Stan & Ollie is a snapshot of a period of time in Laurel and Hardy’s career I had no idea about - their touring of Great Britain at the tail end of their careers working together.
Fascinating it may be for a comedy nerd such as myself, and interested I may be in movies about making movies and entertainment, Jon S. Baird’s Stan & Ollie feels rather weak cinematically, and probably would find a better stage on television or streaming.
There’s just something about Stan & Ollie. Despite the subject matter and the larger than life personas played by the wonderfully cast Steve Coogan and John C. Reilly, Stan & Ollie feels a bit second rate, like the theatres Laurel and Hardy play at the beginning of the film.
The jokes take a little while to kick in but once they do you’ll be laughing happily. Classic comedy routines are perfectly recreated by Coogan and Reilly, and you can’t help but smile at their conversations and one liners.
As the story unfolds you can see where things go, even if you don’t know the actual history of the iconic comedy duo. What Stan & Ollie banks on is the chemistry between the leads, and it’s a good gamble. Coogan and Reily disappear into their roles, and you can feel the connection between them and their friendship as you should be. When the conflict and arguments between them happen, it affects you. You know most of their story, but this interpretation of what happens behind the curtain pulls you in. It’s nice to see the cogs turn as they plan bits to perform and it’s painful to see the duo eventually row and fight.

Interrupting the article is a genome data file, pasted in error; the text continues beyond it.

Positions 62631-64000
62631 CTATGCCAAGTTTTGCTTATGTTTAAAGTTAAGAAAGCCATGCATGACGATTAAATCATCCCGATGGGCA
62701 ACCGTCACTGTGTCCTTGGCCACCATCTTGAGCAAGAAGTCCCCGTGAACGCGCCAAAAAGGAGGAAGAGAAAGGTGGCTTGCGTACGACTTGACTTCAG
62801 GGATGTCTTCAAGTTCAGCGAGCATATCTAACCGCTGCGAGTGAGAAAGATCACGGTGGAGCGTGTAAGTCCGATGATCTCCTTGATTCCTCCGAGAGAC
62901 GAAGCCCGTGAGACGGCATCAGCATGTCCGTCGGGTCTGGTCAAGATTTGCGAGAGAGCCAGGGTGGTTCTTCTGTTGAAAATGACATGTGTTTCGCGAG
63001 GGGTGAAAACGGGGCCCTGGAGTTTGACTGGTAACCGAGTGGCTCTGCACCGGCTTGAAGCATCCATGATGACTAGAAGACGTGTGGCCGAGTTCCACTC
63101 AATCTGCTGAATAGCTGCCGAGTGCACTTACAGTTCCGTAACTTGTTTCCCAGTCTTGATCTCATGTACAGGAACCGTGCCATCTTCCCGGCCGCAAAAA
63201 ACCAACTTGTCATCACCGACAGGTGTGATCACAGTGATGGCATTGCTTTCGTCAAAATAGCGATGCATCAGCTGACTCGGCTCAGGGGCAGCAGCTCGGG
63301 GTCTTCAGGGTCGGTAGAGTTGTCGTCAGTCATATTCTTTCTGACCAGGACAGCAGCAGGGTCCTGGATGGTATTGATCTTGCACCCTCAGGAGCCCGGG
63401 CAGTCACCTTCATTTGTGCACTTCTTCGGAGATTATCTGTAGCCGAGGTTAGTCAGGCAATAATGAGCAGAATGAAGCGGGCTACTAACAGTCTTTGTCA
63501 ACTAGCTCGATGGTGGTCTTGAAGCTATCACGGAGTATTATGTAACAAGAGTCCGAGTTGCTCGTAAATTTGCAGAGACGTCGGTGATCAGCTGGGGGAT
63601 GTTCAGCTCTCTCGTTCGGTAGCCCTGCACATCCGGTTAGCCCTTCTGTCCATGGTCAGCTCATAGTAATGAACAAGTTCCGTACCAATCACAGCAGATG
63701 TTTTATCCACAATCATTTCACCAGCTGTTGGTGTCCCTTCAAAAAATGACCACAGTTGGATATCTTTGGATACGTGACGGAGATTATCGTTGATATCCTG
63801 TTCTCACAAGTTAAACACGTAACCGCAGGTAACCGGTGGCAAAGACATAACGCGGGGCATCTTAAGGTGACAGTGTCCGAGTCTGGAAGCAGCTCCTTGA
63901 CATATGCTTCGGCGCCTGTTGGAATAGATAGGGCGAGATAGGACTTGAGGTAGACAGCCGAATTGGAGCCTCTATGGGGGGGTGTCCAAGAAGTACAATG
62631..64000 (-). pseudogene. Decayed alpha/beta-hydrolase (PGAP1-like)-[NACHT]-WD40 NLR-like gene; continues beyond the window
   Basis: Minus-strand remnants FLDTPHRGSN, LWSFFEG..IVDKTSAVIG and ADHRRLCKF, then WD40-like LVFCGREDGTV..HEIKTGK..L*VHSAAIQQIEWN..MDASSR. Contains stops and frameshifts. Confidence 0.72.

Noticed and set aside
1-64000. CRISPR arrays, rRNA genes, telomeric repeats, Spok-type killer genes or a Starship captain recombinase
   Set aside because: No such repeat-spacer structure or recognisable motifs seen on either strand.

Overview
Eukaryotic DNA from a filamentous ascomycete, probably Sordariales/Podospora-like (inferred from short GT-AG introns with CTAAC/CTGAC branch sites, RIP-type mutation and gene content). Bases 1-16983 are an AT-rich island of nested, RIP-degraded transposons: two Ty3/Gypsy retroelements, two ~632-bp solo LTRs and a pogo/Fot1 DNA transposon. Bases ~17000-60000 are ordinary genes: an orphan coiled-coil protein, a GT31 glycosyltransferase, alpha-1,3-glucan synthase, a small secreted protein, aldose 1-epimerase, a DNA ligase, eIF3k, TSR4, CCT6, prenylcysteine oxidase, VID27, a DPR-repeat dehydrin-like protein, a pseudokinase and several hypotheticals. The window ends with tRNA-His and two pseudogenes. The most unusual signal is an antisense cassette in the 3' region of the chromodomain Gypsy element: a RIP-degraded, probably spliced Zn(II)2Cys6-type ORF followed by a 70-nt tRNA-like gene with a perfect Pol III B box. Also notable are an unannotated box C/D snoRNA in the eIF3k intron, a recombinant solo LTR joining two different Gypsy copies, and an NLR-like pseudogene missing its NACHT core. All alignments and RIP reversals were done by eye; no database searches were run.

It all just feels like a TV movie, though. It feels and looks flat, and it never really goes out of its way to go above and beyond. It’s a small flick, but it still doesn’t feel worthy of these legends of comedy. There are many a biopic and many a better movie about comedy, but it can’t be mistaken that our leads are where they should be.
Coogan and Reilly’s performances deserve so much more. Their tale will hold you, but it says something that the text that explains the following real world events will make you more emotional than the movie itself.
Stan & Ollie is a portrait of creativity and entertainment while in the shifting landscape of Hollywood, growing old, and falling out of the limelight and friendship. Its best bits are in the supporting cast or the dedication to the craft of comedy, while its worst is in how unremarkable it is. Stan & Ollie engages and amuses, but it’s not one for getting you rolling around in your seat laughing.
It’s no Laurel & Hardy.